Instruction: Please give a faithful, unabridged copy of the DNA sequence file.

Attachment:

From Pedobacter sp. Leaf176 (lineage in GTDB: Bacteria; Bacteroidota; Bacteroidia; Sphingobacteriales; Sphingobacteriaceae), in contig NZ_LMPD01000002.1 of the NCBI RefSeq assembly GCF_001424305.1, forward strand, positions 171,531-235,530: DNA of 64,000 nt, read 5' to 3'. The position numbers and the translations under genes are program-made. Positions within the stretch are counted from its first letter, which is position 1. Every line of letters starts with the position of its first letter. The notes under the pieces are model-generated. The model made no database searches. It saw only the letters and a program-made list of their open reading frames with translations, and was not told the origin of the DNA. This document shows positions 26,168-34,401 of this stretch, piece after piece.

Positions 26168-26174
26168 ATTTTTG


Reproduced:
From Pedobacter sp. Leaf176 (lineage in GTDB: Bacteria; Bacteroidota; Bacteroidia; Sphingobacteriales; Sphingobacteriaceae), in contig NZ_LMPD01000002.1 of the NCBI RefSeq assembly GCF_001424305.1, forward strand, positions 171,531-235,530: DNA of 64,000 nt, read 5' to 3'. The position numbers and the translations under genes are program-made. Positions within the stretch are counted from its first letter, which is position 1. Every line of letters starts with the position of its first letter. The notes under the pieces are model-generated. The model made no database searches. It saw only the letters and a program-made list of their open reading frames with translations, and was not told the origin of the DNA. This document shows positions 26,168-34,401 of this stretch, piece after piece.

Positions 26168-26174
26168 ATTTTTG